| Farwo n-Abebbu |
|Period||c. 1100 YP|
|Total speakers||c. 150,000|
|Writing system|| adapted |
|Classification|| Edastean |
|Basic word order||AuxSOV|
|Created by|| Dunomapuka;|
this dialect: Cedh
- 1 Sound Changes from Fáralo
- 2 Phonology
- 3 Nominal Morphology
- 4 Verbal Morphology
- 5 Syntax
- 6 Sample
- 7 See also
Sound Changes from Fáralo
Classical Fáralo to Southern Fáralo ca. 400.
1. Coda [r] shifts to [ə].
2. Non-syllabic [ɔ̯] merges with [w].
3. Vowel breaking creates rising diphthongs: [æ] ➝ [jɛ]; [e] ➝ [jə]; [o] ➝ [wə]. If another vowel follows, then [e] ➝ [jəj]; [o]➝ [wəw].
4. Monophthongization of falling diphthongs: [iə] ➝ [iː]; [uw uə] ➝ [uː]; [aw aə] ➝ [aː]; [ɔw ɔə] ➝ [ɔː]; [ɛw ɛə] ➝ [ɛː]; [uj] ➝ [yː]; [əw əə] ➝ [əː].
5. [i] before another vowel reduces to [j], and [u] reduces to [w].
6. [j], including any new [j] from the preceding changes, is deleted when following a postalveolar.
7. Single consonants are geminated after stressed short vowels. The gemination occurs consistently in content words, but is usually blocked in functional words and auxiliaries.
8. Intervocalic single [ɡ] becomes [j], while the geminate remains [ɡɡ].
9. Intervocalic single [f] becomes [v], while the geminate remains [ff].
10. Final [h], [f] are lost.
Southern Fáralo to Farwo n-Abebbu ca. 1100.
11. Depalatalization of [ʃ ʧ ʤ] to [s ʦ ʣ].
12. [ŋ] merges with the cluster [nj] before vowels. It remains [ŋ] before all consonants other than [j]. Word-final [ŋ] is lost with compensatory lengthening of the preceding vowel, and geminated [ŋŋ] becomes [ŋɡɡ].
13. Stressed short [ɔ] merges with [a], giving [ɔ] if the following syllable contains a rounded vowel or [w], and [a] otherwise. A few words do not exhibit rounding of Fáralo a where that would have been expected etymologically; it is thought that this inconsistency is due to vowel reduction in positions susceptible to syncope (change #16).
14. [ə] and [əː] become [a] and [aː] respectively.
15. [jɛ] simplifies to [ɛ] when preceded by a consonant cluster.
16. Syncope of unstressed short vowels in medial syllables, or in some cases initial syllables if before the stress. This is blocked if it would create a cluster of three consonants, but a sequence of geminate + vowel + consonant will lose the vowel, and simplify the geminate if the second half of it cannot be part of a legit syllable onset (*mebbelo "farm" ➝ *mebblo ➝ mebbwo, but *arellibu "politician" ➝ *arelbu ➝ areubu).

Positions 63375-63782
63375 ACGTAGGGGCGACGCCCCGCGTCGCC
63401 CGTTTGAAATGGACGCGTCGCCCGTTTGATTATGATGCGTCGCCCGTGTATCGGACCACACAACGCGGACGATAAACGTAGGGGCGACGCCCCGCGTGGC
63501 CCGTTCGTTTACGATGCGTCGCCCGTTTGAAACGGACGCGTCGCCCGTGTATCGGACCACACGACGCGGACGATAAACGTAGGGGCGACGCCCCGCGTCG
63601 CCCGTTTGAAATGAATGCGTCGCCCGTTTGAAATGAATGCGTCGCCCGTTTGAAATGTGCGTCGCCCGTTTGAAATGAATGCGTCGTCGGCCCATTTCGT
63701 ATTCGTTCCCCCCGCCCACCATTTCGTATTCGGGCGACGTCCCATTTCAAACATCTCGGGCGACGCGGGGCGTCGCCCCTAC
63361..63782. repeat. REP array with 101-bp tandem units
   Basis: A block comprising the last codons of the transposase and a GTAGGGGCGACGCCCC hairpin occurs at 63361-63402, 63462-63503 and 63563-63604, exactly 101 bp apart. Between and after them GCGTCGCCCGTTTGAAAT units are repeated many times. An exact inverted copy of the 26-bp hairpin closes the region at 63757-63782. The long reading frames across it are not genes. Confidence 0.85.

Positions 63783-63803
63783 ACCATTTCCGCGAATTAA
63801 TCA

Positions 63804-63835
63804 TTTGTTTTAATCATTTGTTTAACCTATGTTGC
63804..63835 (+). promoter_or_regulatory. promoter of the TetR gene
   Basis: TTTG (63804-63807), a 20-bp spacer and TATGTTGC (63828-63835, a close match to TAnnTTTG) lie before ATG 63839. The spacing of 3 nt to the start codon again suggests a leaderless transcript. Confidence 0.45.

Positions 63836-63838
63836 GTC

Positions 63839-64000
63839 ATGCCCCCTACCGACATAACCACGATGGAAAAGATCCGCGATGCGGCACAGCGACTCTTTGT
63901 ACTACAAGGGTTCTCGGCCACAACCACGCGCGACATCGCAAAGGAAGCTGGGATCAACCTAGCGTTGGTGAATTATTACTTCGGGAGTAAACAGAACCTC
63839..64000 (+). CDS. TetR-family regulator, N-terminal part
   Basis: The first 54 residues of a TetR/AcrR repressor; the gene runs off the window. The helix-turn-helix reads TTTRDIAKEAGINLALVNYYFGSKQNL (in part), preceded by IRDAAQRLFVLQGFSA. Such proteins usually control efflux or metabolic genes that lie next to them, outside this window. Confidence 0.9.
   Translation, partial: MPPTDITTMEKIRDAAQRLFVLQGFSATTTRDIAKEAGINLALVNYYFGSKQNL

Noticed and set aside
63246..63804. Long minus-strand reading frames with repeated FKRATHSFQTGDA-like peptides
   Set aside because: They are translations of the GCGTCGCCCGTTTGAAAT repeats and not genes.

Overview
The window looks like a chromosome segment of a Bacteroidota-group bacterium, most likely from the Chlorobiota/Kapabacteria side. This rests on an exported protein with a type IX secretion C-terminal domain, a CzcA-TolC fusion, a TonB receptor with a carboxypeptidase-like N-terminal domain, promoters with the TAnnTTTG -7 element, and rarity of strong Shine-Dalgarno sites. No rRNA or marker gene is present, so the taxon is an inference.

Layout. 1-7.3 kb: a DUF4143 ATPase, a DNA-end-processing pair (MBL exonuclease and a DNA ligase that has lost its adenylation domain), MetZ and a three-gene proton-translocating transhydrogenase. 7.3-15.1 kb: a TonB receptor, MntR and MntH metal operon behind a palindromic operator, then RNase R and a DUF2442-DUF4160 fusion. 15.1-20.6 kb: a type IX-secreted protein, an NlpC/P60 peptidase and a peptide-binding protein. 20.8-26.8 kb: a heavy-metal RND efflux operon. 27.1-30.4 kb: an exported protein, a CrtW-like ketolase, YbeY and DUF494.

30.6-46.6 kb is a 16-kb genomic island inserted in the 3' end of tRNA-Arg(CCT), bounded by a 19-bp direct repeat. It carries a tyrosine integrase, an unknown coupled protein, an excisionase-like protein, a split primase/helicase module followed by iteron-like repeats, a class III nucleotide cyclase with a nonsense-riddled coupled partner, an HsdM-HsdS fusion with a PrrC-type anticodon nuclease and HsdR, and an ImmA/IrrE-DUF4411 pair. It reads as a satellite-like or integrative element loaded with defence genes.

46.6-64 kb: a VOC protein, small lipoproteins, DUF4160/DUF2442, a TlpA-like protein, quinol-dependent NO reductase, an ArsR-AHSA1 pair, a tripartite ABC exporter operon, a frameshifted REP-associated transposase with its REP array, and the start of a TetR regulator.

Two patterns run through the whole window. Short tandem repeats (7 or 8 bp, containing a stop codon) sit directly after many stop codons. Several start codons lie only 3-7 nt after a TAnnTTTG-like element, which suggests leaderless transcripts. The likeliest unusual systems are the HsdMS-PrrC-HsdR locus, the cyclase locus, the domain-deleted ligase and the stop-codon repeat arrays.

17. Epenthetic [ɛ] is prefixed to most words that begin with a consonant cluster (a notable environment is the accusative plural of nouns). Perhaps in a hypercorrective response to this, many words with initial unstressed [ɛ] lose this vowel in non-prefixed forms; e.g. egól "foot" ➝ *yol ➝ you, nom.pl keyou.
18. [ʦ ʣ] lenite to [θ ð] except after a plosive or adjacent to a sibilant, where they become [s z] instead.
19. All coda [l] velarizes to [ɫ], as does [l] after a consonant and before a back vowel. Geminate [ll] is unaffected, and postconsonantal [l] before front vowels shifts to [r].
20. [sk sr rs] all become [ʃ] (but [sk] remains word-finally when preceded by a stressed vowel), and [zɡ zr rz jj] all become [ʒ]. The resulting fricatives are geminated when they occur intervocalically after a stressed short vowel.
21. Stress is moved to the penultimate syllable (however, monosyllabic lexemes with prefixes keep the accent on the root, and transparent compounds carry primary stress on the accented syllable of their first component).
22. Stressed [ɛː] breaks to [jɛ], and stressed [ɔː] breaks to [wɔ]. If the syllable already begins with an onset cluster, the onglide is subsequently deleted.
23. Clusters consisting of two voiceless plosives or two voiceless fricatives assimilate to a geminate version of the second obstruent.
24. Voiced coda obstruents that are not part of a geminate are deleted with compensatory lengthening of preceding short vowels. Unstressed word-initial vowels do not undergo lengthening.
25. Coda nasals assimilate to the place of articulation of a following obstruent.
26. Long vowels break into diphthongs: [iː yː ɛː] ➝ [ɛj]; [uː ɔː] ➝ [ɔw]; [aː] ➝ [aj].